After putting on an absolute doom metal clinic with their imposing monolith of a debut, The Morning Never Came, Swallow the Sun required an incredibly short amount of time to deliver their second musical monument in the shape of 2005's Ghosts of Loss. Even more astonishing was realizing that the Fins, unlike virtually all bands granted a taste of potential stardom, decided to make this sophomore effort more extreme and inaccessible to non-metallic ears than their first. In fact, even pre-converted disciples and experienced doom/death enthusiasts probably found themselves smacked flat against these tracks' unyielding structural granite during initial listens; only to discover, given just a little patience, that this was merely a consequence of sheer girth, not the absence of imaginative songwriting ideas. Indeed, massive musical slabs like "Ghost of Laura Palmer," "Forgive Her," and "Gloom, Beauty and Despair" tipped the scales well and above eight minutes each, and the disc's aptly named opening colossus, "The Giant," ran (or crawled, as it were) along for almost twelve! And yet all of these, without exception, ultimately proved to be worth their weight in gold, thanks to multi-faceted arrangements streaked through and through with exquisite contrasts of tectonic rhythmic riffing and supple and/or densely orchestrated synths and guitars. Vocalist Mikko Kotamäki once again matched this flexible duality with his equally proficient alternating of clean singing, crusty blackened croaks, and cavernous death roars; and the entire band came through in devastating form on slightly shorter neo-doom classics such as "Descending Winters," "Psychopath's Lair," and "Fragile." Really, only the somewhat dull closing number, "The Ship," seemed to overstay its welcome, leaving little doubt that Ghosts of Loss was yet another stupendous doom album in Swallow the Sun's precociously legendary career.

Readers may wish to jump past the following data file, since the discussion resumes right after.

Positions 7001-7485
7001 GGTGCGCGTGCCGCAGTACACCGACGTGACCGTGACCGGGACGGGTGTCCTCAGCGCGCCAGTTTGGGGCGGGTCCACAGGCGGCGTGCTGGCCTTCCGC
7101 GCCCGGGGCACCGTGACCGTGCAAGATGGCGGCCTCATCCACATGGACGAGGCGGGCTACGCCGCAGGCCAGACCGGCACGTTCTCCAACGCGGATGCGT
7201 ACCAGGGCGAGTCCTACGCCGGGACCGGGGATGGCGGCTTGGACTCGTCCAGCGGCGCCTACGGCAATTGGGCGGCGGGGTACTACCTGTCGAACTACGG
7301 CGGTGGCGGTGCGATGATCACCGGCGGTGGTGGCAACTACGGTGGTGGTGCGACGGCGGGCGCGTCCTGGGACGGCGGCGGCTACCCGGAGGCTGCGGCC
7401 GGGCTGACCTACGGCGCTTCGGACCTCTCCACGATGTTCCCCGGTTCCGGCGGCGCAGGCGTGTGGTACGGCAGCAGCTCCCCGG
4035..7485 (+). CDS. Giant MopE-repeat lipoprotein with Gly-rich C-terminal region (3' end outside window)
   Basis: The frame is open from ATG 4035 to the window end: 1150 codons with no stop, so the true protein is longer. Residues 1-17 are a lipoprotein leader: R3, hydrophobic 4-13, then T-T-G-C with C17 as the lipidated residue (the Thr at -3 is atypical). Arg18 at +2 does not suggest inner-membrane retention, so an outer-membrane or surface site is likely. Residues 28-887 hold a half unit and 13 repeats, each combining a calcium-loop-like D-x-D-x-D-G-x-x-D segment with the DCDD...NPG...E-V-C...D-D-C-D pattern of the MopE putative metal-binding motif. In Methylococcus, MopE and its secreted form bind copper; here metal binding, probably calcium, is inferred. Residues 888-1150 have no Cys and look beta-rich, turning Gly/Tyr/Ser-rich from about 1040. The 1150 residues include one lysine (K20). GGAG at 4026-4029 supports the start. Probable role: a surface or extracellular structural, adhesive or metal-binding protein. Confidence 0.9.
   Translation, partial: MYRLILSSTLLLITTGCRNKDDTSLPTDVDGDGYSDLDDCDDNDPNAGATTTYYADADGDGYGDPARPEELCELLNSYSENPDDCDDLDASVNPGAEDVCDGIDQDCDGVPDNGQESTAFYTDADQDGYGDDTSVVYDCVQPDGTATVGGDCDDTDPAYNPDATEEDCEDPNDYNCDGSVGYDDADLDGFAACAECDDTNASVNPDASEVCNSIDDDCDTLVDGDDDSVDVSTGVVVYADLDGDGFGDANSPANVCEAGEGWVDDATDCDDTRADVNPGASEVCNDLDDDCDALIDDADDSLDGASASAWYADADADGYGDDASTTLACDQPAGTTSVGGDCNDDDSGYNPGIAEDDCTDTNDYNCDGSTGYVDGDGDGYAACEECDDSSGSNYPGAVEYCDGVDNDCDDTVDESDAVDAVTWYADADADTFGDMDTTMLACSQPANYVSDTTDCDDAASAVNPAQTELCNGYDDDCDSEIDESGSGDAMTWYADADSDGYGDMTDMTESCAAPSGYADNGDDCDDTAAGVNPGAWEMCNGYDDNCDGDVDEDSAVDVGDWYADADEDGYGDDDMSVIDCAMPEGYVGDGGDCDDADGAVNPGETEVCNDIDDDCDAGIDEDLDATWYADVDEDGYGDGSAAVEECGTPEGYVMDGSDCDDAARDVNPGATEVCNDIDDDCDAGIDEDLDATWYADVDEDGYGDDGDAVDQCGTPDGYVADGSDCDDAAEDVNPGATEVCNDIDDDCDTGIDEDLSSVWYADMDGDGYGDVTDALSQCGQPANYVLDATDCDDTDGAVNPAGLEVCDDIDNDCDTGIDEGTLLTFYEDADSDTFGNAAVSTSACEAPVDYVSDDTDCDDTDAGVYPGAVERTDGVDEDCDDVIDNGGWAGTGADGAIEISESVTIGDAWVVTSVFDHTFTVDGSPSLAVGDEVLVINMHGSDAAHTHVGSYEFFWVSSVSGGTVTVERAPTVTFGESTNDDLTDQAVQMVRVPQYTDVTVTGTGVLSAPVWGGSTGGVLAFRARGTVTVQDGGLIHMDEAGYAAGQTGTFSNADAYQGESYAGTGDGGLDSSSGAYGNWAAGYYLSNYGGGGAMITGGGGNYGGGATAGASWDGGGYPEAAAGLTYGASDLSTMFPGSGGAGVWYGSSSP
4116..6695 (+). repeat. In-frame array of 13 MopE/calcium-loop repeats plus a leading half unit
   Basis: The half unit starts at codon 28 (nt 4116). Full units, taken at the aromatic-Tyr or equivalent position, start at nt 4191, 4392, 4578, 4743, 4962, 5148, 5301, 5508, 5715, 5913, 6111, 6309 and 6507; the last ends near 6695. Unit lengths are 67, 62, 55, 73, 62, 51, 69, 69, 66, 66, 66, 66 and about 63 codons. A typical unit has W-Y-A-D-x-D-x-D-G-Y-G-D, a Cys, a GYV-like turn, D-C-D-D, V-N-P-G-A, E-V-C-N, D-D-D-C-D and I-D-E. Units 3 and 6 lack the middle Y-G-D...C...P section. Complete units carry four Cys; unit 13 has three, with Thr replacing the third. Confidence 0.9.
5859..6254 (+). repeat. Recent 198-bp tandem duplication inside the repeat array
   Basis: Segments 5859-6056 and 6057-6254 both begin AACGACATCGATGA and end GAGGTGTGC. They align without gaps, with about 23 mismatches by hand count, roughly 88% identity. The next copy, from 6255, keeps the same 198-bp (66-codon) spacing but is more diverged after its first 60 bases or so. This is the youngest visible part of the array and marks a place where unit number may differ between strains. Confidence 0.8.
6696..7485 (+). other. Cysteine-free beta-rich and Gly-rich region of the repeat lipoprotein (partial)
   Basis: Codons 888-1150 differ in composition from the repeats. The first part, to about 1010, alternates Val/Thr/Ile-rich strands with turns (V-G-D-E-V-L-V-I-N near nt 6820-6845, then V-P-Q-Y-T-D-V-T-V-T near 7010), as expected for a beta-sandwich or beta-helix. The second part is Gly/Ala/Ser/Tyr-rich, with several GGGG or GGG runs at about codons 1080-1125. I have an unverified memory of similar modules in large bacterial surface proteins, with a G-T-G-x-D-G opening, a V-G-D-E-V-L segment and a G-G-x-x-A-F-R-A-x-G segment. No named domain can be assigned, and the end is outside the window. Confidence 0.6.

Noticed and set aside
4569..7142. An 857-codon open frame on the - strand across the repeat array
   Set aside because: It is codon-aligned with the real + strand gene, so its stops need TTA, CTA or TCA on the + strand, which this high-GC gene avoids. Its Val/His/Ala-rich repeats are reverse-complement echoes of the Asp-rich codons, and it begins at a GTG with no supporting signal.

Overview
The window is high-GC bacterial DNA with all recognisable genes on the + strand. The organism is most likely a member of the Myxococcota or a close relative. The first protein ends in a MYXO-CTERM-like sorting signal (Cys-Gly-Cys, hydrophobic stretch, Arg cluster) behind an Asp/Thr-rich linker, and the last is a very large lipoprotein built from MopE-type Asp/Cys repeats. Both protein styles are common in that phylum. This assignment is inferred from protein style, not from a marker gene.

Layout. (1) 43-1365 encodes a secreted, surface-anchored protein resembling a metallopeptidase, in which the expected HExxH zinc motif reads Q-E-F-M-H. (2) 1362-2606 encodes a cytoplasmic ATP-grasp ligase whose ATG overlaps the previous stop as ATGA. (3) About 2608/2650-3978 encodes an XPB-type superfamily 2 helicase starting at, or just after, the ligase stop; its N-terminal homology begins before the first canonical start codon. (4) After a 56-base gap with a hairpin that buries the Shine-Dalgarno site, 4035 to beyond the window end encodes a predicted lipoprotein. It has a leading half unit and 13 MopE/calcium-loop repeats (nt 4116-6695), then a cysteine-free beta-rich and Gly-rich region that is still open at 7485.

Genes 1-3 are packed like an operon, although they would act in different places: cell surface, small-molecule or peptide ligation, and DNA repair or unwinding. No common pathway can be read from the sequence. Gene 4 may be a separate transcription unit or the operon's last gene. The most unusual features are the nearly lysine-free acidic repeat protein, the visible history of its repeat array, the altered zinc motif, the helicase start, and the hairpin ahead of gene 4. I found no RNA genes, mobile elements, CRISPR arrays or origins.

AllMusic Review by Eduardo Rivadavia